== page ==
In its latest report evaluating the checking account practices of the nation’s largest banks, the Pew Charitable Trusts continues to press the CFPB to write new overdraft and other rules for checking accounts.
Pew’s new report, the third report in a series, examines the practices of 45 of the nation’s 50 largest banks by deposit volume and assesses trends among the 32 banks that have been reviewed in all three studies. (In the prior reports, which were released in 2013 and 2014, Pew evaluated, respectively, 36 and 44 of the 50 largest banks.)
Despite finding significant improvement in disclosure practices (with more banks using Pew’s “best practice summary disclosure box”), Pew states that “policymakers cannot simply wait for all financial institutions to adopt comprehensive practices which ensure that checking accounts are safe and transparent.” Pew wants the CFPB to write new rules “that require financial institutions to clearly disclose important account terms and conditions.”
The report shows an increase in the number of banks among the 32 banks reviewed in all three studies that do not have a binding arbitration provision in their checking account agreements. Nevertheless, Pew renews its recommendation that such provisions be eliminated from checking account agreements.
Pew’s finding that fewer banks had arbitration provisions in their checking account agreements is consistent with data in the CFPB’s March 2015 Study of consumer arbitration showing that only 7.7% of banks with 44% of insured deposits use arbitration clauses. This means that 92.3 of banks with 56% of deposits do not use arbitration. That data strongly undercuts Pew’s renewed recommendation that arbitration clauses be eliminated from deposit account agreements, since there is obviously abundant competition in the marketplace to accommodate checking account customers who prefer not to have an arbitration agreement. The CFPB’s data also undercuts the agency’s own conclusion that arbitration is a barrier to class actions. In addition, Pew’s recommendation is actually detrimental to consumers, since the data in CFPB’s Study conclusively demonstrates that arbitration is faster, cheaper and more beneficial for consumers than litigation, including class action litigation.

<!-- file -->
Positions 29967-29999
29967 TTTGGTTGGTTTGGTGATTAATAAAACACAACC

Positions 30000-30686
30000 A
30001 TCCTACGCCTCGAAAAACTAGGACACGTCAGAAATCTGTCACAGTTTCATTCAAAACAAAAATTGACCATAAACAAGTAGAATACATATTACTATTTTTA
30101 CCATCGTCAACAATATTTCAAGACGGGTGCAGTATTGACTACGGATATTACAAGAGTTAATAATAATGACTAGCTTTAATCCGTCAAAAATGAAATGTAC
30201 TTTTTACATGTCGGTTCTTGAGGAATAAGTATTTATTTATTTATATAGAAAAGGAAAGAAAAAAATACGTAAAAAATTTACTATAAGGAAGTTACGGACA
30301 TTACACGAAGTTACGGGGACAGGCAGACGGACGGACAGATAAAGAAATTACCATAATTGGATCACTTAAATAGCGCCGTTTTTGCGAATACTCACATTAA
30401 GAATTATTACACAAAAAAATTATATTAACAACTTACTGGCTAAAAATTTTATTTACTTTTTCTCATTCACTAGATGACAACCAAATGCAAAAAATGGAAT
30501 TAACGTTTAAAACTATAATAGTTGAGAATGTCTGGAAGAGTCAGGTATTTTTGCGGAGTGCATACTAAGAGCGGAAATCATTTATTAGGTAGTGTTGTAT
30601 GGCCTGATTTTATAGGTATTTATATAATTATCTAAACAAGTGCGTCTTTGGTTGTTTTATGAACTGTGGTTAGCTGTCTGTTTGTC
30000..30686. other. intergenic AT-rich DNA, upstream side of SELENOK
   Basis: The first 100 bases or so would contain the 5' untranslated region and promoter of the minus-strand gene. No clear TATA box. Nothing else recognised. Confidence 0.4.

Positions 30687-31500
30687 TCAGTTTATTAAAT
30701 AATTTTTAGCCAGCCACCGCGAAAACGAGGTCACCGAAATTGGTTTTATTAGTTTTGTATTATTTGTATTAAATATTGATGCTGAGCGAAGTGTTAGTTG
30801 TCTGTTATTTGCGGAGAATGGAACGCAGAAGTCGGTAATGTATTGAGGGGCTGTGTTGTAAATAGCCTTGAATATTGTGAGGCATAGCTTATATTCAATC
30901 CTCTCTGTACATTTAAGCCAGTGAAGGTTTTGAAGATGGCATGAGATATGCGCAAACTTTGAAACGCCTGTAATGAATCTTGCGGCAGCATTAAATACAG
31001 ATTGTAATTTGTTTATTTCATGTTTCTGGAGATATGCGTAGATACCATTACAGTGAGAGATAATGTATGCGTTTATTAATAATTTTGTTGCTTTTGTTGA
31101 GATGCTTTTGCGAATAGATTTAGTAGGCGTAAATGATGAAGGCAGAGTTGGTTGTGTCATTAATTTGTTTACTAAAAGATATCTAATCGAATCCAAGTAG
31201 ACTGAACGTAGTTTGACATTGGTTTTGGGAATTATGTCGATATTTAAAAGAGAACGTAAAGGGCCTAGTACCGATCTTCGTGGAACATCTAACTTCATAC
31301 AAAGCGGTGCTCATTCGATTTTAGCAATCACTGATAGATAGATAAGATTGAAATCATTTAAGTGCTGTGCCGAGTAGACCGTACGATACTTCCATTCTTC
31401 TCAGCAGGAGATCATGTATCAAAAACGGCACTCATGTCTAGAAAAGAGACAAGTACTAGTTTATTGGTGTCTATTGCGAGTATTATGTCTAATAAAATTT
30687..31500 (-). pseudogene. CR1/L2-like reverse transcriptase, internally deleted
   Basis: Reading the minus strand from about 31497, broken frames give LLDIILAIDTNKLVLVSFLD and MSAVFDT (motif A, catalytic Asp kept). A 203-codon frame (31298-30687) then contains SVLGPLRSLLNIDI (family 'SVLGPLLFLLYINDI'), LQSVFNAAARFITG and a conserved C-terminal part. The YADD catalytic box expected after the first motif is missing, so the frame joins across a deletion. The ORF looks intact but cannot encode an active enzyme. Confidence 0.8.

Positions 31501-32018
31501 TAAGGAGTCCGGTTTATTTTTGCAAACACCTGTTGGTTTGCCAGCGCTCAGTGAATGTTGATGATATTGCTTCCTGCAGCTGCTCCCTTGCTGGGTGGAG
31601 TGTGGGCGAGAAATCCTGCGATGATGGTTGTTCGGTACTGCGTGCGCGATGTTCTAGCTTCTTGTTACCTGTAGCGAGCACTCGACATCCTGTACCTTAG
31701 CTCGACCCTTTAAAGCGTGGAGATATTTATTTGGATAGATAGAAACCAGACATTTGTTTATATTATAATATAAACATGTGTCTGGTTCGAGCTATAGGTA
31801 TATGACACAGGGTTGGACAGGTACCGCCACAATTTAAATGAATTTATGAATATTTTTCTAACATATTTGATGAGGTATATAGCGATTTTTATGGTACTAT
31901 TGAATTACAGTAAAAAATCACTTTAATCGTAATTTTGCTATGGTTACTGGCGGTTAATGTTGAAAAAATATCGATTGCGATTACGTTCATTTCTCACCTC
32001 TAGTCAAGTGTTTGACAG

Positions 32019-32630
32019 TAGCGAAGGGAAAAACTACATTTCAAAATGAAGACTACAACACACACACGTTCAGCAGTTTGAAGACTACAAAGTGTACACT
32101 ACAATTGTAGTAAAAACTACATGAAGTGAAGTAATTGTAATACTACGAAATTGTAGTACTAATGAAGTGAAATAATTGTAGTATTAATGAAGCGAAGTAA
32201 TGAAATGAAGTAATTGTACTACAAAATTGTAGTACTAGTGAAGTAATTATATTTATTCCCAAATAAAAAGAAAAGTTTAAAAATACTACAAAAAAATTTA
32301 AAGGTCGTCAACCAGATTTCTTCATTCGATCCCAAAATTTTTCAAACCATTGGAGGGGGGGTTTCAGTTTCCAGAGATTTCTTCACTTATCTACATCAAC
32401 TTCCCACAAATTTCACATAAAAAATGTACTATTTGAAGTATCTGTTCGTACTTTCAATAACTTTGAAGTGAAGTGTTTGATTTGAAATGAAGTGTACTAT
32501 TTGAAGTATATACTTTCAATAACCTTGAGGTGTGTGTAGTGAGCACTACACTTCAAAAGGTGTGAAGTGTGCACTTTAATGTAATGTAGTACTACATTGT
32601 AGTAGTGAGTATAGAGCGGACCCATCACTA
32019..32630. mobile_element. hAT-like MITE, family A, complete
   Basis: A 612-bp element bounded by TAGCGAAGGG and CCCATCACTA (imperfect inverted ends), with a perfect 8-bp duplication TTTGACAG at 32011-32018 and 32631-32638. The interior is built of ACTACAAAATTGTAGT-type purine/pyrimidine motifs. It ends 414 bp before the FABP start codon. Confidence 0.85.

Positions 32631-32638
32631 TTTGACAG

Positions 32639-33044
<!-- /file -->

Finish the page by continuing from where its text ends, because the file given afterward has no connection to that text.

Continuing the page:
As it has done in previous reports, Pew seeks restrictions on overdraft fees without making any findings about the reasonableness of the amount of the overdraft fees charged by the banks it evaluated. Pew wants the CFPB to require overdraft fees to be reasonable and proportional to a financial institution’s costs in providing an “overdraft loan.” It also continues to push the CFPB for a rule that requires banks to post deposits and withdrawals “in a fully disclosed, objective, and neutral manner, such as in chronological order, which does not maximize overdraft fees.”
Although the CFPB has not yet made overdraft rulemaking a front burner issue, continuing pressure from Pew and other consumer groups for the CFPB to move forward with rulemaking could cause the CFPB to accelerate its rulemaking timetable.